A recent study has found a way to help reduce false-negative results in Lateral Flow Tests by a simple modification.
Using X-ray fluorescence imaging at Diamond, researchers from King’s College London set out to identify what could be causing these false-negative results, and what potential modifications could enable increased accuracy.
They identified that the underlying technology of the Lateral Flow Devices is highly accurate and able to theoretically detect trace amounts of the COVID-19 virus, but the limitations fall to the read-out of the device – the technology used to communicate the result of the test.
The study, published in ACS Materials and Interfaces, suggests several potentially simple modifications to the Lateral Flow Devices that could lead to improved performance.
Professor Owen Addison, Professor of Oral Rehabilitation from King’s College London, said:
Methods to detect infectious individuals who do not show or are yet to show symptoms remain essential for the management of the current pandemic. Lateral Flow Devices are the simplest and most accessible tests available, and our findings show great scope for improving the deficiencies that these tests have been recently criticized for.
The research was a collaboration between King’s College London, Guy’s and St Thomas’ Hospital Trust and Diamond. Using Diamond’s Microfocus Spectroscopy Beamline, I18, researchers used X-ray light to image how the virus interacts with the tests. Diamond also supported the project by a rapid award of experimental time.
Konstantin Ignatyev, Principal Beamline Scientist on I18, said:
This is a very timely research that sheds a light on the inner mechanisms of the Lateral Flow Devices for COVID-19 testing and highlights the deficiencies that need addressing in order to improve their accuracy. The measurements with spatial resolution and sensitivity that this study required are only possible at a synchrotron such as Diamond. An equally important factor to the success of this study was the close collaboration between scientists from academia and the beamline staff, including beamline scientists and technicians as well as the continuing user support from various groups at Diamond.
Lateral Flow Devices were introduced late in 2020 on a global scale to help detect COVID-19 infection in asymptomatic or pre-symptomatic individuals, with test results produced rapidly in half an hour or less. However, their potential has been somewhat hindered by inadequate sensitivity, with a high number of false-negative results.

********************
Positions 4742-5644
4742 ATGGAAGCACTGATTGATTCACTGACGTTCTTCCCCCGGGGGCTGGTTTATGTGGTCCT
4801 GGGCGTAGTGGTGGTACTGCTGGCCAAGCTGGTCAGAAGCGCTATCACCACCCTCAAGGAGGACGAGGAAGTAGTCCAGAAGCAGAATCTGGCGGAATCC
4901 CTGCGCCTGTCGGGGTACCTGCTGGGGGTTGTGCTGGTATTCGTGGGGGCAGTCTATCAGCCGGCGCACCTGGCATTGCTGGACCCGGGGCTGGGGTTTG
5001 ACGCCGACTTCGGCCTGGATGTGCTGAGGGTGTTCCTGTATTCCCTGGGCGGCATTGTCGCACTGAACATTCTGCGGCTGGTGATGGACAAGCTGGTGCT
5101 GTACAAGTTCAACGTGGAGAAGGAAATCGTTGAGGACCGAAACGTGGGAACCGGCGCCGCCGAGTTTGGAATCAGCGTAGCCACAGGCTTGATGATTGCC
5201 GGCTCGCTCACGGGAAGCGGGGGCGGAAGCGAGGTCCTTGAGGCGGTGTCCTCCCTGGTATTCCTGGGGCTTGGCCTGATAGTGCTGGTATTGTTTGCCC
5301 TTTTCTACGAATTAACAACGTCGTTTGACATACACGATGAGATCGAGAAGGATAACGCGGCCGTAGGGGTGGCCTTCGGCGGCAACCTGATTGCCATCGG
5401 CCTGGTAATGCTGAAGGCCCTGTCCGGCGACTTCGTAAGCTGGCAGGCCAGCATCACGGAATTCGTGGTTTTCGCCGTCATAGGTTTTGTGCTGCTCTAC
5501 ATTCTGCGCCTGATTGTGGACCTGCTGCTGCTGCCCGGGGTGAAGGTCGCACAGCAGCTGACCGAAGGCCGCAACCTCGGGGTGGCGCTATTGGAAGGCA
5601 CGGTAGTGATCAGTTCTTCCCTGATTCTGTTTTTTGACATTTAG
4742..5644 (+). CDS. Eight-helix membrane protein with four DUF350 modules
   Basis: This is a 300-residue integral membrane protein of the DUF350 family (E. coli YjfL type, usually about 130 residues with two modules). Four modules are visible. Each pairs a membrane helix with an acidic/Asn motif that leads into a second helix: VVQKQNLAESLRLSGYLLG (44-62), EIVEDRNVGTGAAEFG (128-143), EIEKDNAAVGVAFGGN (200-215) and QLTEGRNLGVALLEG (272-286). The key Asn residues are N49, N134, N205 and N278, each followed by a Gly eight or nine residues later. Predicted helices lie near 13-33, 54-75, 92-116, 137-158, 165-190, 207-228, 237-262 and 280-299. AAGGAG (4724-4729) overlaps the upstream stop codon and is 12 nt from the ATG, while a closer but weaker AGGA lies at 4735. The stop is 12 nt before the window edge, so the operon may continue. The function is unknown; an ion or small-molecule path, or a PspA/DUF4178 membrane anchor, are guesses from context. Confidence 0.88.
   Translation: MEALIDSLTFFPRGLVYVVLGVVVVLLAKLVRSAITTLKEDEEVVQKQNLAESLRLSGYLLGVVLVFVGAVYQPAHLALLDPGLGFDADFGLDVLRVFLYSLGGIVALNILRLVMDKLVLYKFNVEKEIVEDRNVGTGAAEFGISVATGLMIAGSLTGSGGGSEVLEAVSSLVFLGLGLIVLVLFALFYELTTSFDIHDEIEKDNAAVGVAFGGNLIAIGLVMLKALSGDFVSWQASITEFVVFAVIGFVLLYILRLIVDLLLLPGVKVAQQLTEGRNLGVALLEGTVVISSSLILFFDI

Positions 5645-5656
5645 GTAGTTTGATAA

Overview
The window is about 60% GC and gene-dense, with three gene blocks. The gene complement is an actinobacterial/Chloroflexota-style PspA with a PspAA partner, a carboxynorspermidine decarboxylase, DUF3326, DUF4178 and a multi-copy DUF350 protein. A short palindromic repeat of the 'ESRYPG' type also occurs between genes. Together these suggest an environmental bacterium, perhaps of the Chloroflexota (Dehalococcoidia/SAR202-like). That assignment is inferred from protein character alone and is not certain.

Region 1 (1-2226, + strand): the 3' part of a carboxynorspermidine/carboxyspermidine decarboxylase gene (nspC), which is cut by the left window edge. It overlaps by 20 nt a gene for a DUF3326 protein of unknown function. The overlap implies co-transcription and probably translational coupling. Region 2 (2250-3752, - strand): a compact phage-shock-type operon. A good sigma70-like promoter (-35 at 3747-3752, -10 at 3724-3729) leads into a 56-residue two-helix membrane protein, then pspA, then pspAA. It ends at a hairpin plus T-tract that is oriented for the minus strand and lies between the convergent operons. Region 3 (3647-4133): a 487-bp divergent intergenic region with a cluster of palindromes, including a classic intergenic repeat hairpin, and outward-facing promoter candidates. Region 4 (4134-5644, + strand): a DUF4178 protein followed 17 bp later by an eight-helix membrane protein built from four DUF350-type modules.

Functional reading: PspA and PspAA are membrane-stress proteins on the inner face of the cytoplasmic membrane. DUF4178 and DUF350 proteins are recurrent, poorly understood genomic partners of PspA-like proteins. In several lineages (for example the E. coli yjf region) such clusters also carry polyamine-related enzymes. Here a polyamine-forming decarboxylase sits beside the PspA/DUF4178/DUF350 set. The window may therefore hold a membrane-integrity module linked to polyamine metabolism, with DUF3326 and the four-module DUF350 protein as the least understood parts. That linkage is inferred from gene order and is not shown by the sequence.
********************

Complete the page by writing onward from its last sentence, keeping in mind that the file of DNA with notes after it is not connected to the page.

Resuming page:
Just over a year ago, little was known about the COVID-19 virus, how it worked to infect us, how it was passed on, and furthermore the possible solutions and therapies. For over a year, Diamond has been committed to working with global experts and has contributed to unlocking some of the virus’s secrets.
A recent study by Technopolis and Diamond estimates a cumulative monetised impact of at least £1.8 billion from the UK’s synchrotron - that’s equates to a cost of £2.45 per year as a taxpayer contribution, which is less than a cup of coffee. The study measures and demonstrates Diamond’s scientific, technological, societal, and economic benefits, and highlights the significant impact it has achieved to date.
Diamond’s Chief Executive, Professor Andrew Harrison OBE, said:
Diamond’s mission is to keep the UK at the forefront of scientific research. We do this by providing our users in academia and industry access to our state-of-the-art facilities enabling them to fulfil their research goals across a wide variety of scientific disciplines. This report illustrates the fantastic benefits the facility has delivered, and brilliant science being achieved by our 14,000-strong user community, who are tackling some of the most challenging scientific questions of the 21st century. We are so grateful to our funding agencies UKRI’s STFC and the Wellcome for their trust and ongoing support.
To find out more about Diamond’s Microfocus Spectroscopy Beamline, or to discuss potential applications, please contact Konstantin Ignatyev - firstname.lastname@example.org
Garrit Koller et al. More than the Eye Can See: Shedding New Light on SARS-CoV-2 Lateral Flow Device-Based Immunoassays. ACS Applied Materials & Interfaces. DOI: 10.1021/acsami.1c04283
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